Lily of the valley or muguet is a classic example of flowers that refuse to yield a feasible quality or quantity of essence. Perfumers make it their eternal quest to capture its delicate scent. They initially constructed muguet based on combinations of essential oils, but later painted their ideas of the flower with the help of new aroma chemicals such as hydroxycitronellal, Lyral, and Lilial. But these were later found to be able to induce allergic reactions and are therefore restricted or even banned. Given such limitations, it is a creative challenge for perfumers to compose and interpret the scent of these white bells.

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Enter Muguet Porcelaine (Hermès, 2016), a testament to the mastery of perfumer Jean-Claude Ellena. The lily of the valley is vividly captured here with notes of fresh rose, spicy clove, jasmine, and green sap. A surprising melon accent makes the accord full-bodied with its fruity voluptuous touch. Its vivid beginning is as bright as the start of a fine spring day.

But as the clove-like freshness of its floral evaporates, the dewy greenery becomes more apparent. The interplay between peppery floral and watery green note keeps the muguet accord fresh. The sum is spot-lit, radiant lilies of the valley amidst their lush foliage. It also leaves a crisp green dry down that lingers for as long as six hours on me, and it has a green trail.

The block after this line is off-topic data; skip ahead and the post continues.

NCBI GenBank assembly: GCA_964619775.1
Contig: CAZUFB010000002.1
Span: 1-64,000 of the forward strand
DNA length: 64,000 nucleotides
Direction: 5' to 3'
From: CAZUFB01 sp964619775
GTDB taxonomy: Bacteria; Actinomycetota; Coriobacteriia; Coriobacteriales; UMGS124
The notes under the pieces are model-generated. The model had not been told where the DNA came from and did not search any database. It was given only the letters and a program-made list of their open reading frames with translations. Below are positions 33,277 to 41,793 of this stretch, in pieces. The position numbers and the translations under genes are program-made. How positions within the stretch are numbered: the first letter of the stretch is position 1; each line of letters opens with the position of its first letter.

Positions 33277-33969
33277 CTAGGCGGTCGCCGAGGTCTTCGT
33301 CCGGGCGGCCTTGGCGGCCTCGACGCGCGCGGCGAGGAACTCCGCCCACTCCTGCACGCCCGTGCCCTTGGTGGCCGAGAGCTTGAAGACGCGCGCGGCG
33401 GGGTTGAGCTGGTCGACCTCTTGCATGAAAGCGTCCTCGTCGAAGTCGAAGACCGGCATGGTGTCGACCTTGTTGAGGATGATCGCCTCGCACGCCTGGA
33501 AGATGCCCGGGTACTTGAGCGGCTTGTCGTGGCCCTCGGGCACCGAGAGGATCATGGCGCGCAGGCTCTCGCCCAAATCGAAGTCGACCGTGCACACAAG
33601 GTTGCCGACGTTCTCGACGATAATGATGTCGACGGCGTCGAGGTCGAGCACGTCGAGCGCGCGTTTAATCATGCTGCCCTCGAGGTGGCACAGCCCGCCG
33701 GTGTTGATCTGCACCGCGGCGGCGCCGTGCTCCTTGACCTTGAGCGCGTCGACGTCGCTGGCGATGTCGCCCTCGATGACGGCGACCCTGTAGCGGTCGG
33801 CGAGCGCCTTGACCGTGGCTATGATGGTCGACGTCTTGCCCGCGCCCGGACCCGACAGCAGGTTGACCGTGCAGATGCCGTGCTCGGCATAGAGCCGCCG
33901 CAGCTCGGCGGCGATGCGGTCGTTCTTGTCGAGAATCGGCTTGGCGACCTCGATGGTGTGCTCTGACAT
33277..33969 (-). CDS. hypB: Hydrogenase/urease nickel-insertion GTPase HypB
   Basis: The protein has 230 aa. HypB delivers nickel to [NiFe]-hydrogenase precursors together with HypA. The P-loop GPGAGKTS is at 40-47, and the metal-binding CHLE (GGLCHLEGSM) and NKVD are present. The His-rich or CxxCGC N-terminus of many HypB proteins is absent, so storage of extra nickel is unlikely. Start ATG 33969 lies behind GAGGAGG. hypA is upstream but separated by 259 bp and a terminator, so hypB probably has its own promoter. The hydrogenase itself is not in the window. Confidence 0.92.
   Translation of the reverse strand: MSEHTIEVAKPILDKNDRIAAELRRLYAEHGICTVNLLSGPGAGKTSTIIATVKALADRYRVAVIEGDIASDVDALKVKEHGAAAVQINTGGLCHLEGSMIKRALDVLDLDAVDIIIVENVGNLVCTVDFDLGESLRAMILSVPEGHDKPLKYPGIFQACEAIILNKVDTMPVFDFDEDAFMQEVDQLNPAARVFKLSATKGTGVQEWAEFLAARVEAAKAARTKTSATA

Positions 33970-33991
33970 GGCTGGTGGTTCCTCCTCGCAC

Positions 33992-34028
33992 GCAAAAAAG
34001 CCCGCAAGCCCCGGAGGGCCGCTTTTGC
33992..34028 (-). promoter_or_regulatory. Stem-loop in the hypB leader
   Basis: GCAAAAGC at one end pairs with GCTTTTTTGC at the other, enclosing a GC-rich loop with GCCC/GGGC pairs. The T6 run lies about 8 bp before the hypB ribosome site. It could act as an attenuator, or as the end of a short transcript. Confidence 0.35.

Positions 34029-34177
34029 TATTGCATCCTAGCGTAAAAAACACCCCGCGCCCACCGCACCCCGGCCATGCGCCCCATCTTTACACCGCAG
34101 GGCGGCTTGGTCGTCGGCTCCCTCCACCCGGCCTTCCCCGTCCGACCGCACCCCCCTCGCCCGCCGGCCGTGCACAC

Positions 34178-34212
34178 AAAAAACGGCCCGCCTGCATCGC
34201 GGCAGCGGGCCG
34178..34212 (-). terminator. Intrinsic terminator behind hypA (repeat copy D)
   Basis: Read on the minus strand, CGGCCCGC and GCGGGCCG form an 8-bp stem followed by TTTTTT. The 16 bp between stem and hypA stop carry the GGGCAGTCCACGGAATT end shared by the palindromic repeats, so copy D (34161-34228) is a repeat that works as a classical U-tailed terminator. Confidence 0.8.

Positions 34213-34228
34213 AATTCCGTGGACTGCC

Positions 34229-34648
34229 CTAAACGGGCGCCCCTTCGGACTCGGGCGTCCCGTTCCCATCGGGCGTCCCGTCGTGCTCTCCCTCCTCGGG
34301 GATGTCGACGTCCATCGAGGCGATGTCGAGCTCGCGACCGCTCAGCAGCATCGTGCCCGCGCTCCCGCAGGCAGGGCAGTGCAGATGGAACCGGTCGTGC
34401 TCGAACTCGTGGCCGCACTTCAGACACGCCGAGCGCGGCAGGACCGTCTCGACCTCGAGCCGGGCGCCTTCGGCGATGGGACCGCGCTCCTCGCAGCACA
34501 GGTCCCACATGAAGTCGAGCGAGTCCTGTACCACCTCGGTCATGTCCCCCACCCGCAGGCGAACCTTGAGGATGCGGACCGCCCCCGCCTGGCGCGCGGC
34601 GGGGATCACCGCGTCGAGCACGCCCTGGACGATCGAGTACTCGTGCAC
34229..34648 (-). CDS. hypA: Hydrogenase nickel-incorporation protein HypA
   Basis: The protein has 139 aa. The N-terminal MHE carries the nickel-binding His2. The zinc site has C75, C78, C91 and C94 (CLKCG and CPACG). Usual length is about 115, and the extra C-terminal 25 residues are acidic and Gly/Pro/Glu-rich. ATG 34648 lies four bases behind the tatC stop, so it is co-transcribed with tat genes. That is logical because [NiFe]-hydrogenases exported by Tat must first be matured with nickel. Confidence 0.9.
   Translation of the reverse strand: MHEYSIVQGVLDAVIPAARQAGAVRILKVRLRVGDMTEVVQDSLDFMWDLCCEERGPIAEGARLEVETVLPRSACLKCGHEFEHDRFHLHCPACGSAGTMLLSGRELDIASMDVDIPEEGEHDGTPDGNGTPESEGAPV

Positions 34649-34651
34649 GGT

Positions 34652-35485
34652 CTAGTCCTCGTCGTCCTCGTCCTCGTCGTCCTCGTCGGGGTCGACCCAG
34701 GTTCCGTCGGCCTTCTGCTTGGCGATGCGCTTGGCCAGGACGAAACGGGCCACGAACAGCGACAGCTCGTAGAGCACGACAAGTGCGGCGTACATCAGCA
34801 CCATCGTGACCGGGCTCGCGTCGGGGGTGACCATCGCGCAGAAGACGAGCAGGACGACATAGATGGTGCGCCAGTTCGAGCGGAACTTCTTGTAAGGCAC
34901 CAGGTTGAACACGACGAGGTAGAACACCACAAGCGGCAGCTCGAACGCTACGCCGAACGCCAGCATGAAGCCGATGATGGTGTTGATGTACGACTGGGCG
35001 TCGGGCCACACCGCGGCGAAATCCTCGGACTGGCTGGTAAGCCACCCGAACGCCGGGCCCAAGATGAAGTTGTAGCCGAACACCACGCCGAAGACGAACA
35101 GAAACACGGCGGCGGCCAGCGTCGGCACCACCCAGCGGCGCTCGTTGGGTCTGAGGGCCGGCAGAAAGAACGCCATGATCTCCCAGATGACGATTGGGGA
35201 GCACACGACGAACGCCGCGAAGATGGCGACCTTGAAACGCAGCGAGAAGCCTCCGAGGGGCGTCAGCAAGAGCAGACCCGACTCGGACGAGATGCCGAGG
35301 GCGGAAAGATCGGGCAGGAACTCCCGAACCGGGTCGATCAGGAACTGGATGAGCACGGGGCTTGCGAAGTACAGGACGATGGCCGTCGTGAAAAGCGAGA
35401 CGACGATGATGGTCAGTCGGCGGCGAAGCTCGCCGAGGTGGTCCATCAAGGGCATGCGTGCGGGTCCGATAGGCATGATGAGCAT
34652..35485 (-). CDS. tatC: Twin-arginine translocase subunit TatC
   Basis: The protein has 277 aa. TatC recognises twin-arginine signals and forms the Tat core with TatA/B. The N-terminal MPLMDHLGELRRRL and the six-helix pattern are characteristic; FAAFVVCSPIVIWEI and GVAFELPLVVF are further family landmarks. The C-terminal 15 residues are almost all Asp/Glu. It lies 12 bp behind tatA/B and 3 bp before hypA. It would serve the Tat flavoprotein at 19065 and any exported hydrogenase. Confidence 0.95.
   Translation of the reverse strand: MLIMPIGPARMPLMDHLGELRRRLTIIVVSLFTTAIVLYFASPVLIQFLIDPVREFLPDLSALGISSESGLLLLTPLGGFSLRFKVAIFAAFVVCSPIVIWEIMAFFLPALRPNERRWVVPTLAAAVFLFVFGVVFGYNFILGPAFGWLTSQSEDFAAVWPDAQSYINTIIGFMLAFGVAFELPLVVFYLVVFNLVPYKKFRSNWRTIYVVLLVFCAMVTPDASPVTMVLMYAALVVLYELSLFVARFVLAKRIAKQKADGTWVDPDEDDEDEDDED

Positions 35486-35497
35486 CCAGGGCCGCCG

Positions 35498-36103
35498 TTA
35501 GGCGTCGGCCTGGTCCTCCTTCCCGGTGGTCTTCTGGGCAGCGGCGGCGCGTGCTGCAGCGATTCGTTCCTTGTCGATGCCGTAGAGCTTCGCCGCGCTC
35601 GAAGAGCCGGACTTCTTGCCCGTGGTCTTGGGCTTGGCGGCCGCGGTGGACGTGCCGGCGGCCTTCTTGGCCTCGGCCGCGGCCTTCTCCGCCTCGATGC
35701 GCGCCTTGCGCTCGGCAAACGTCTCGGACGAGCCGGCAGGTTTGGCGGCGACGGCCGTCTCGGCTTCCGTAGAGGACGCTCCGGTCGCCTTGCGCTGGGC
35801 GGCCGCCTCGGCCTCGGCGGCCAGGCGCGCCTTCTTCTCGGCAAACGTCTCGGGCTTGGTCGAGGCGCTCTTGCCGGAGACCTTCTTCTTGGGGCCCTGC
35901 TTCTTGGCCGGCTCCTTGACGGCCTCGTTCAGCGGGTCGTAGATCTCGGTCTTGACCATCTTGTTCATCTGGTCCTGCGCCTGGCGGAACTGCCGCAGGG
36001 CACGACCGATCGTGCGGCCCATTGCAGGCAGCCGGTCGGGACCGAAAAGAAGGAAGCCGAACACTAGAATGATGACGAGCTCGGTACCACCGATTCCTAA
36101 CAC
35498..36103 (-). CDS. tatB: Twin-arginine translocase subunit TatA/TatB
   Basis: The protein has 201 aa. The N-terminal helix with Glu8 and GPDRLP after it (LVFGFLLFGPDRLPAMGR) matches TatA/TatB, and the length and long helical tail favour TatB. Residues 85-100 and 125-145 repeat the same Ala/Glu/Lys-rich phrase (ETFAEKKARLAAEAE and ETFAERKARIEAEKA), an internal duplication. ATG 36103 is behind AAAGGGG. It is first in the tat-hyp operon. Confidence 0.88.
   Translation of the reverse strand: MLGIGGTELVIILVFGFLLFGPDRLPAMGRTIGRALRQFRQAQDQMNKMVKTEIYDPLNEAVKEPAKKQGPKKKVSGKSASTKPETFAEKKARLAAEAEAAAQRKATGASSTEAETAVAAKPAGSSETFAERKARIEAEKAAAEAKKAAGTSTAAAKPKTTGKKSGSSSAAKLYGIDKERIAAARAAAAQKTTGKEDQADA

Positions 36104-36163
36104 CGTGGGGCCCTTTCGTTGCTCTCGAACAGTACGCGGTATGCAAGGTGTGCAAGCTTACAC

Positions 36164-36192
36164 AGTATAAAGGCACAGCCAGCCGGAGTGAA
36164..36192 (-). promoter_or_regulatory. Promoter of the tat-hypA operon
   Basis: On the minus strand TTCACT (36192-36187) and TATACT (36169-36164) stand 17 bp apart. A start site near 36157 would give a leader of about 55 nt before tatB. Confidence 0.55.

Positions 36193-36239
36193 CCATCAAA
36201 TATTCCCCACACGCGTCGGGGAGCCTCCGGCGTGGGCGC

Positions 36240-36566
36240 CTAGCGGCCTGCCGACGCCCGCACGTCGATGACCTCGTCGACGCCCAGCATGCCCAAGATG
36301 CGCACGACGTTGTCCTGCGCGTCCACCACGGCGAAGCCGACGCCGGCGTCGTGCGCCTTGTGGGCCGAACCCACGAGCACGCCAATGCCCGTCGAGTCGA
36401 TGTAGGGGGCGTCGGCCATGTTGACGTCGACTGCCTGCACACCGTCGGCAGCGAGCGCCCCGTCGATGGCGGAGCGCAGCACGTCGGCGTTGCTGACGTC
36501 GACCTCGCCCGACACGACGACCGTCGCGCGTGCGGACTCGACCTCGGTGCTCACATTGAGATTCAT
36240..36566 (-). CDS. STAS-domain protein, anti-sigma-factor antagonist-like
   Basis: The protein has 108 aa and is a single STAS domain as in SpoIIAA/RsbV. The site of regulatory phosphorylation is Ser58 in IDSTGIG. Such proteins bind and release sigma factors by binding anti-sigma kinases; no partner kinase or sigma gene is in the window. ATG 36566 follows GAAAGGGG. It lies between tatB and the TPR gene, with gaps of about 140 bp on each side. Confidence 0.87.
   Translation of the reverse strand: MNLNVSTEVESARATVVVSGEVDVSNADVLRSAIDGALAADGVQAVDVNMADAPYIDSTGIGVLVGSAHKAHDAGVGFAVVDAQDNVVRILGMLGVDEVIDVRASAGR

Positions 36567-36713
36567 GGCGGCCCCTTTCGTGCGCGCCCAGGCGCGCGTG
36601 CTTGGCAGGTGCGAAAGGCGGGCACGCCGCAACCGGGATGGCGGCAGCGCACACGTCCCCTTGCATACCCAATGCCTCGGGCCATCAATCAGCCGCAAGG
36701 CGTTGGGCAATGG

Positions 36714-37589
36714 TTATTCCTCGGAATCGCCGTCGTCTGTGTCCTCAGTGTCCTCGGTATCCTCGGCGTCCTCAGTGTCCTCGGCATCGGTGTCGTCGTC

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I adore it with just as much enthusiasm as I do Diorissimo (Dior, 1956). Whereas the latter is an impressionistic take that paints a mélange of muguets and damp woodlands, Muguet Porcelaine is a close study of muguet. Here, the white porcelain bells are clearly delineated with floral, spicy, and green nuances, and then nestled amidst their dewy leafy stalks. Perfumer Edmond Roudnitska gave a fantasy of vernal woodlands for Diorissimo, but Jean-Claude Ellena draws our attention also to its evergreen foliage — it provides just as beautiful a lush ground cover in summer and through to autumn. With Muguet Porcelaine, he met the creative challenge successfully and in his own way.

Source: uk.hermes.com

Review: Hermès Hiris — 4.5 points

Pablo Picasso was adept at using either melancholic blue hues or warm shades of red, orange, and earth to create masterpieces characteristic of his Blue and Rose Periods. Similarly, fragrances in styles that are as distinctly opposite as dark woods and pastel florals number amongst the œuvre of perfumer Olivia Giacobetti. Her virtuosity can be seen in both the spiced sandalwood of Idole (Lubin, 2005) or the sublime soliflore of Hiris (Hermès, 1999). And if I had to pick a spring time favourite, it would be this water-colour iris par excellence.

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Despite its delicate character, Hiris is not simplistic. In fact, the composition is polished. It possesses the various facets that afford iris its inimitable complexity. Green and waxy notes in the beginning provide the vegetal impression of orris, which is reminiscent of raw carrots. This is contrasted by a spicy touch of coriander seeds. Then, a hint of orange blossom imparts the subtle floral nuance. These subtleties give Hiris its sophisticated bearing.